Very few are there, but even those die-hard local cricket fans have had enough. The hand-written signs that were held up during a fan protest recently summarize the whole situation. “Zim cricket players should be arrested and face treason!!” One placard screamed. “We cannot support disaster, catastrophe and quagmire of epic proportions”, moaned another.
The backdrop to Zimbabwe’s cricketing disaster is a relatively cold, dry winter of hardship. A nationwide economic crisis, repeated water cuts have now started demolish the country. Zimbabwe Cricket also have cash problems of their own: they are believed to be USD 19 million in debt. This is nothing new, but Zimbabwe’s position and stature in this constantly changing global cricket is also shifting drastically and the stakes have started to get higher.
Making the situation worse, their team continues to slide down the ICC rankings. They haven’t played enough Tests recently to secure a rating – as a result, they are just 10th by default – and now face a possibility to compete in a qualifying tournament to make the 2019 World Cup. Failure to do so would eventually bring financial ruin.
Recent some backroom incidents have added to Zimbabwe’s worries. Dav Whatmore’s exclusive package could set them back more than USD 400,000, according to an unnamed source in the local media. Discussion over Whatmore’s departure, 18 months into a four-year contract and just days before India reached the country, has mostly been drowned out by crying at the horrible cricket.
There is no doubt, the sudden departure of a head coach who had nurtured the team to one-off wins over New Zealand, India and Pakistan and a sensational series win against Ireland; must have shaken Zimbabwe’s dressing room. When he was appointed as a coach before the 2015 World Cup, Whatmore made it clear, his eyes were quite “open” to the actual situation of Zimbabwean cricket.
Interim coach Makhaya Ntini’s energy is for sure undeniable, but the players look completely lost in the wilderness of Africa and after a pathetic first series, new batting coach Lance Klusener must be thinking what he has got himself into.
Klusener happens to be the latest person in a revolving door of consultants, captains and coaches for Zimbabwe cricket since India toured this country around this time last year. The absence of quality series – a factor which might be taken as another symptom of Zimbabwe’s ongoing troubles. Show some mercy for Graeme Cremer, Zimbabwe’s fourth captain in 11 months. What will be his next move?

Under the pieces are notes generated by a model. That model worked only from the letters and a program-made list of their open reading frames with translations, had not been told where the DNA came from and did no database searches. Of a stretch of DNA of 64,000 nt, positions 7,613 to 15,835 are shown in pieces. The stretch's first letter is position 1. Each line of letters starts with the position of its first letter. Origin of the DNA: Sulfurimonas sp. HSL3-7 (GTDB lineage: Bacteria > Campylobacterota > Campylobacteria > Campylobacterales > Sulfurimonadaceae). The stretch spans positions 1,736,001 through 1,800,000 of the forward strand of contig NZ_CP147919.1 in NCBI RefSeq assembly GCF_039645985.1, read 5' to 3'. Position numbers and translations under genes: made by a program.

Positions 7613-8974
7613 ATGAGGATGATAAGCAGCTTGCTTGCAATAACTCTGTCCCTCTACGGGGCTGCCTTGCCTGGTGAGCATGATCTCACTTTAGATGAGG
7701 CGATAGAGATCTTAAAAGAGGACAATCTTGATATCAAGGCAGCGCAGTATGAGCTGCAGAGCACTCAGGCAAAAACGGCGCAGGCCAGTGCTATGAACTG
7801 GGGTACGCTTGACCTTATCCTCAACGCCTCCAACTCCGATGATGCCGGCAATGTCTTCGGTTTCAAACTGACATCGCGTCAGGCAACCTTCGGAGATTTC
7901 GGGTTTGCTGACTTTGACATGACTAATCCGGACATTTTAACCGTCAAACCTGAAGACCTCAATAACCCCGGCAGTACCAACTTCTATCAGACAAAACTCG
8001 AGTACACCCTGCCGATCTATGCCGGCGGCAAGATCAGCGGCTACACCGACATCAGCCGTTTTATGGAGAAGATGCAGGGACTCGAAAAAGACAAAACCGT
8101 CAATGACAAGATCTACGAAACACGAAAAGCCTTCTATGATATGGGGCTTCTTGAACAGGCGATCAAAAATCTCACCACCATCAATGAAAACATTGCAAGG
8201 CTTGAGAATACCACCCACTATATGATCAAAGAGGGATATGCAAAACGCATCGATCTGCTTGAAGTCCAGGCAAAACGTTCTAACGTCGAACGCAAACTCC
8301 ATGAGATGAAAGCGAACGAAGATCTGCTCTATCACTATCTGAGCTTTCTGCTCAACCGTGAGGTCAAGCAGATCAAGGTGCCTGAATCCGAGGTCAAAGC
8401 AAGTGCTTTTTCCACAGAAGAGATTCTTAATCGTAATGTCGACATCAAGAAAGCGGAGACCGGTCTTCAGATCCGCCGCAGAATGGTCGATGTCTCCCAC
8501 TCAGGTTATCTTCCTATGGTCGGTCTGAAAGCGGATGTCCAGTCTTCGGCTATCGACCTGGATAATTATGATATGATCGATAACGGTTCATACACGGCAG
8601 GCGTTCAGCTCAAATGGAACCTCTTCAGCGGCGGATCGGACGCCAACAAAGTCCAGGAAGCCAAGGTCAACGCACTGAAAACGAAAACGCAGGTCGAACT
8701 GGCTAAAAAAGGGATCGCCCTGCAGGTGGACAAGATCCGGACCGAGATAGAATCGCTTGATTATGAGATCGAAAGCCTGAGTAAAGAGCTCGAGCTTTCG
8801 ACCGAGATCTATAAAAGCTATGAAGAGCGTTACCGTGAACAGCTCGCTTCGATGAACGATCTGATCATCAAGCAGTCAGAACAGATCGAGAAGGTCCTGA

Meanwhile, his counterpart MS Dhoni is actually enjoying his holiday mood. Even the tour stats are crazy. Zimbabwe lost 29 wickets for 417 runs in the three-match one-day series, whereas India expended only three batsmen cruising to 428 runs in 35 fewer overs.
The bowlers are not striking, yes that’s true but the batting seems to be worst off which contributed an average of 14.38 runs per wicket in the ODIs. Injuries to Sean Williams and Craig Ervine have not helped either, but fragile batting is nothing new for Zimbabwe, and it actually points towards deeper issues.
In his recently published memoir of his time in Zimbabwe as national coach, Alan Butcher revealed that Hamilton Masakadza’s mental approach when came to bat used to be: “I’m thinking ‘I mustn’t fail’.” This single statement indicates the generally defensive mindset among the players. It was made four years ago. Has anything changed since then? Zimbabwe find themselves right back where they once started. The problems are actually deep-rooted, and there are no such solutions in the short term.
You cannot blame only the players. They are what they are. It’s the system which needs to be changed. This group of players is probably Zimbabwe’s best available cricketers the current system can offer.
They cannot control this ship, nor have they ever been. The contracts, the domestic structure, administrative works: all are lying in the rock bottom. Many have addressed to the increasing uncertainty about exactly where Zimbabwe fit into this modern cricket world, somehow stuck between the rest of the Full Members and the Associates. Yes, there is promise among Under-19 cricketers, but young talent requires a healthy cricketing ecosystem to flourish.
Look back into the past. Many of Zimbabwe’s national team cricketers have actually walked down this road for more than a decade now. Truly, how much they have got left?
As a whole, for a team which loses more than it wins, the general difference between losing despite your best efforts and just giving up, that’s what matters. Unless they find a way to get out of this mess, what is left to be said about Zimbabwe – A dead cricketing culture?